Republic will get this question a lot, “Is your RB1200 big enough for…?” For many, this seems like a fair question when inquiring about a centrifugal blower for purchase. On the contrary, there are several details that you should focus on when selecting your pump. We’ve compiled a list of three criterion that will help you find the right blower for your application.
While Republic offers a well-established lineup of centrifugal blowers, ranging from a shoe-box-sized RB500 to the half-ton RB4000, “big enough” is not always the right question. There are several questions to be asked, each taking into consideration the nature of the application and the physics of moving air.
Sizing the appropriate blower is a three-step process.
- Understand and characterize the system.
- Select a design point.
- Select a blower that can operate at that design point.
For the sake of this post, an aerodynamic system is the piping into or out of the blower. Each length of tubing or pipe, elbow, valve, and nozzle affects this system. A customer may have, for example, a nozzle with which to blow chips from machined parts. The system, in this case, is the inlet to the blower (usually covered by a filter canister), the blower itself, and tubing or hose from the blower to the nozzle. Each component has a resistance, similar to an electrical circuit, that robs some pressure from the system. Valves, nozzles, and elbows tend to have high resistance, while hoses and conduits have low resistance.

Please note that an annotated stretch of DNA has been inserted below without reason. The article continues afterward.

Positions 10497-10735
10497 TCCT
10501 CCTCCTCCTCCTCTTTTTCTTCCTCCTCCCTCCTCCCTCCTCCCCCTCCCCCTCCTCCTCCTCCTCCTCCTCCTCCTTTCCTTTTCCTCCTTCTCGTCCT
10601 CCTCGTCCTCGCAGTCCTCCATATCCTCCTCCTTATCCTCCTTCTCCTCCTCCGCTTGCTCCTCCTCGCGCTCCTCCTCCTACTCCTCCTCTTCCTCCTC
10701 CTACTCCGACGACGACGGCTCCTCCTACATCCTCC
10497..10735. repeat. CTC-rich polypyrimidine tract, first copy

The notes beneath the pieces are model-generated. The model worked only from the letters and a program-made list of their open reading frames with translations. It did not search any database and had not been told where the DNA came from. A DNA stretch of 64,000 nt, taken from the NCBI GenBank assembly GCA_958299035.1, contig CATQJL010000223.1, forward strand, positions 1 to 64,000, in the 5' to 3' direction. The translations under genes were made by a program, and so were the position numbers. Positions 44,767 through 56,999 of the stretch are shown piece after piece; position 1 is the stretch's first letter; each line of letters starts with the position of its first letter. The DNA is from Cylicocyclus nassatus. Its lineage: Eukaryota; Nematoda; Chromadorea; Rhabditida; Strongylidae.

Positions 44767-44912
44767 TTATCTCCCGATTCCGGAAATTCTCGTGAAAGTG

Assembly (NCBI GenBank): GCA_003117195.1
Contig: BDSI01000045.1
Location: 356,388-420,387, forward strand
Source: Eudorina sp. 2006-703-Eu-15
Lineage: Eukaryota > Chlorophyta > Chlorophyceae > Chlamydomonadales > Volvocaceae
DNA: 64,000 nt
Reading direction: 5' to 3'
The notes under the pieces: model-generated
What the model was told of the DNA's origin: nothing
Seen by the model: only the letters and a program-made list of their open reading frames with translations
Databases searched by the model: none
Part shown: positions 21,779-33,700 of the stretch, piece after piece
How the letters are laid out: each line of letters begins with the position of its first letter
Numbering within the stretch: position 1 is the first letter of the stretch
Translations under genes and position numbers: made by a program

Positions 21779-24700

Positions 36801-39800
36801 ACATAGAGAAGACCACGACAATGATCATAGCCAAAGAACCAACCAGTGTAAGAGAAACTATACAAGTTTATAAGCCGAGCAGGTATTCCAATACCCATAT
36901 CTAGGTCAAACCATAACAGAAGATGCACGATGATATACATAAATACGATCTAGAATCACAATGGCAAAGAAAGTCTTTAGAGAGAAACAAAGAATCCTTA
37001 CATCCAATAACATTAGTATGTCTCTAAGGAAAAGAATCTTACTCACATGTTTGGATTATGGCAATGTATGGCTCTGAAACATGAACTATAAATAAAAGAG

Each component has a resistance, similar to an electrical circuit, that robs some pressure from the system. Valves, nozzles, and elbows tend to have high resistance, while hoses and conduits have low resistance.
In most cases, a big enough and short enough hose is used that it can be disregarded. The nozzle becomes the main focus. Through testing, the resistance for the nozzle can be plotted on a graph of flow and pressure. Republic has this data for all our nozzles and air knives, allowing us to accurately size these systems. Shown below is a typical test result for an array of ten ½” diameter nozzles. As shown, resistance is usually approximated well by the form Pressure = C (Flow2) for inlet pressures less than 15psig.
If the end user desires a total system output of 400CFM, this graph clearly shows a target pressure of around 70 inches water column is required. This is our design point, the second element in selecting a system. By working to understand the system well, the design point is easy to find.
The third step is selecting the blower. By overlaying this curve on a published blower performance curve, the goal becomes simply selecting the point of intersection. Below is the curve for Republic’s RB800 blower, with the system resistance superimposed over-top.
Tracing up from 400CFM, the curves intersect in the yellow range, indicating a 10HP motor is necessary, closest to the line for 16,200rpm (a 1.65 pulley), as noted on the vertical axis. This indicates that, for the given 10-nozzle system, a 10HP RB800 with a 1.65 pulley will stabilize around 400 CFM and 70 inches water column.
As the system gets more complex, whether by adding manifolds, exchangers, etc. or valves and gates, the resistance curve will change. Also, if the blower is working in a different environment (low atmospheric pressure from high altitudes, or moving a gas other than air), the blower performance curve shifts. Republic has trained sales staff and engineers able to assist in specifying the correct blower for these unusual environments, and several years of experience doing so.
Written by: Nathan Wilson